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An exhaustive understanding of classification algorithms in machine learning

Classification is a technique used to categorize our data into a desired and distinct number of classes where we can assign labels to each class.

Applications of Classification are: speech recognition, handwriting recognition, biometric identification, document classification, etc.

Classifiers can be:

Binary classifiers: Classification with only 2 distinct classes or with 2 possible outcomes. Multi-Class classifiers: Classification with more than two distinct classes.

1). Naive Bayes (Classifier)

Naive Bayes is a probabilistic classifier inspired by the Bayes theorem. Under a simple assumption which is the attributes are conditionally independent. Naive Bayes is a very simple algorithm to implement and good results have obtained in most cases. It can be easily scalable to larger datasets since it takes linear time, rather than by expensive iterative approximation as used for many other types of classifiers. Naive Bayes can suffer from a problem called the zero probability problem. When the conditional probability is zero for a particular attribute, it fails to give a valid prediction. This needs to be fixed explicitly using a Laplacian estimator.

2). Support Vector Machine

Support vector machine is a representation of the training data as points in space separated into categories by a clear gap that is as wide as possible. New examples are then mapped into that same space and predicted to belong to a category based on the side of the gap they fall.


kNN classified an object by a majority vote of the object’s neighbours, in the space of input parameter. The object is assigned to the class which is most common among its k (an integer specified by human) nearest neighbor.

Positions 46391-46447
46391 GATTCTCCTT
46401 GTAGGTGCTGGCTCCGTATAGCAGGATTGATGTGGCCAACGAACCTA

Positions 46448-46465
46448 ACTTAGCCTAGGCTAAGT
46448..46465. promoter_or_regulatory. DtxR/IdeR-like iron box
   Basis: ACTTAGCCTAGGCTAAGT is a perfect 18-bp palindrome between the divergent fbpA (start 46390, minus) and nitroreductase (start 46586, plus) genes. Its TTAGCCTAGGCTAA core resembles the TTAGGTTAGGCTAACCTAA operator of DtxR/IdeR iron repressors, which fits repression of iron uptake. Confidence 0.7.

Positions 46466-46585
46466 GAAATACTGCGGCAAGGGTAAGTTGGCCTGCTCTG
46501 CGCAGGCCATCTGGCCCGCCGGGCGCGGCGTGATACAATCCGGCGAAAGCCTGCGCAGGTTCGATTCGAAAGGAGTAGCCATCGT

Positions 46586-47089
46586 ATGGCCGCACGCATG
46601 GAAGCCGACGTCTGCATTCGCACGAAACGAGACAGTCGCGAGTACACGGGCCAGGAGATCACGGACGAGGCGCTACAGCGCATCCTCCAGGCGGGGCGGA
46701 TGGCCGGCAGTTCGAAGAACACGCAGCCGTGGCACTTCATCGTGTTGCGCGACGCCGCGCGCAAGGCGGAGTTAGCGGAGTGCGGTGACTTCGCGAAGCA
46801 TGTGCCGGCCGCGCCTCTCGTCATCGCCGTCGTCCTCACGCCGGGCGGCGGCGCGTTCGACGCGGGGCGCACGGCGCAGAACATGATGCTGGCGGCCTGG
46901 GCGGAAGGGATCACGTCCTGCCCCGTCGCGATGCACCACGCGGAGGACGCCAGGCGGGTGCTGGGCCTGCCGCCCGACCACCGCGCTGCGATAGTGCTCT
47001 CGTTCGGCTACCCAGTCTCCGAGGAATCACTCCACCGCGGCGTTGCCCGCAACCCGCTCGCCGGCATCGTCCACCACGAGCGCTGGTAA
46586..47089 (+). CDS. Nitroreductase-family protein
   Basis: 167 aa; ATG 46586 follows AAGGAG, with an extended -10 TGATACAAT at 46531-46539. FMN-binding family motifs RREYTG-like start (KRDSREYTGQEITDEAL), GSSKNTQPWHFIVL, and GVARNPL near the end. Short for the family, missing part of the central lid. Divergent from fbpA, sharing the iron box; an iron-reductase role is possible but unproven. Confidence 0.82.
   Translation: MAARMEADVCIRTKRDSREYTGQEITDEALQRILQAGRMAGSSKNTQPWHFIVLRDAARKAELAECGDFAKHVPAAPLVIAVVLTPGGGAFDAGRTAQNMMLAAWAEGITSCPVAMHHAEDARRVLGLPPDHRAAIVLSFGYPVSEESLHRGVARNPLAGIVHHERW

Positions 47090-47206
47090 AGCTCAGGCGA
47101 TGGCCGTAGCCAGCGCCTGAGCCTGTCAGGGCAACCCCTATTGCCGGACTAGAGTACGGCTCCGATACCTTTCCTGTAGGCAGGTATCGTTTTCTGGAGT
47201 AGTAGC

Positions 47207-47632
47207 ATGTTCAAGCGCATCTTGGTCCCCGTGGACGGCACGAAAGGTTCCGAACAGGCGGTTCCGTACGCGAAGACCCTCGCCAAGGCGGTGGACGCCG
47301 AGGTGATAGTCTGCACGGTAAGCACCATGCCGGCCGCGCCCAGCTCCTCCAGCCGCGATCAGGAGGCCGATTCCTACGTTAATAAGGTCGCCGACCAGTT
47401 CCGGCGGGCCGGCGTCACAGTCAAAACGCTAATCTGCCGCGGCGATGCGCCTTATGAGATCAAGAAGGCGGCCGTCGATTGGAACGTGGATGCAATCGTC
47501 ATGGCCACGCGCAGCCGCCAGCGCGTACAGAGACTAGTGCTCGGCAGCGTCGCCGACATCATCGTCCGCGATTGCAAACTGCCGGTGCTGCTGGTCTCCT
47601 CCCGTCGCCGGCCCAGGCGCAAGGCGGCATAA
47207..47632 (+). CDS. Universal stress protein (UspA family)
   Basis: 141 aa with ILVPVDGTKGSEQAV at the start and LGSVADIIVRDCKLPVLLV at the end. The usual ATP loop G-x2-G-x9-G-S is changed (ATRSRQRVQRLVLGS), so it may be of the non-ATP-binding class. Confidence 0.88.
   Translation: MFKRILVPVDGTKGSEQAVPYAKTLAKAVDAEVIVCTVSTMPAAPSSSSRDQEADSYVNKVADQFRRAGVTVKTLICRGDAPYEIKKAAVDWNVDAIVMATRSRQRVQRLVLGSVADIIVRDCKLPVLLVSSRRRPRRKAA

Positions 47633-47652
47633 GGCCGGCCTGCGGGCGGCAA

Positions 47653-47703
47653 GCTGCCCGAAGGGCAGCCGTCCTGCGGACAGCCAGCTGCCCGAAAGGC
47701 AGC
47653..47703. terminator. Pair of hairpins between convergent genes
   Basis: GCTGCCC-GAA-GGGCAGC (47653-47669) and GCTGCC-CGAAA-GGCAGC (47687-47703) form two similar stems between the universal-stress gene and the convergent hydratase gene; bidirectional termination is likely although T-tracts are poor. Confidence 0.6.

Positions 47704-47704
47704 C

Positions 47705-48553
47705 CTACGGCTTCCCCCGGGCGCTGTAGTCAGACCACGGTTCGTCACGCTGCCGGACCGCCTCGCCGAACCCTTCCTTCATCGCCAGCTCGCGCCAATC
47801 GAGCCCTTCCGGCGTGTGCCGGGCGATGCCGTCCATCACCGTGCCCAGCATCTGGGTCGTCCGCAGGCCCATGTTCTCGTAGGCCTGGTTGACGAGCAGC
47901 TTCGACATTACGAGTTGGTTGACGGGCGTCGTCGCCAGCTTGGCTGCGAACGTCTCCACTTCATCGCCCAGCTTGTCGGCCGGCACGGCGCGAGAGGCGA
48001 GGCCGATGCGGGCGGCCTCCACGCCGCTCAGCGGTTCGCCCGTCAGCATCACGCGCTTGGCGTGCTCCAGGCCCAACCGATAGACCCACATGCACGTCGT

It is a non-parametric, lazy algorithm. It’s non-parametric since it does not make any assumption on data distribution (the data does not have to be normally distributed). It is lazy since it does not really learn any model and make generalization of the data (it does not train some parameters of some function where input X gives output y).

So, this is not really a learning algorithm- It simply classifies objects based on feature similarity (feature = input variables).

4). Decision Tree

Decision Tree, as the name mentions, makes decision with tree-like model. It splits the sample into two or more homogeneous sets (leaves) based on the most significant differentiators in your input variables. To choose a differentiator (predictor), the algorithm considers all features and does a binary split on them (for categorical data, split by cat; for continuous, pick a cut-off threshold). It will then choose the one with the least cost (i.e. highest accuracy), and repeats recursively, until it successfully splits the data in all leaves (or reaches the maximum depth).

5). Random Forest

Random forest is an ensemble model that grows multiple trees and classifies objects based on the “votes” of all the trees. i.e., an object is assigned to a class that has the most votes from all the trees. By doing so, the problem with a high bias (over fitting) could be alleviated.

Random forest classifier is a meta-estimator that fits a number of decision trees on various sub-samples of datasets and uses average to improve the predictive accuracy of the model and controls over-fitting. The sub-sample size is always the same size as the original input sample but the samples are drawn with replacement.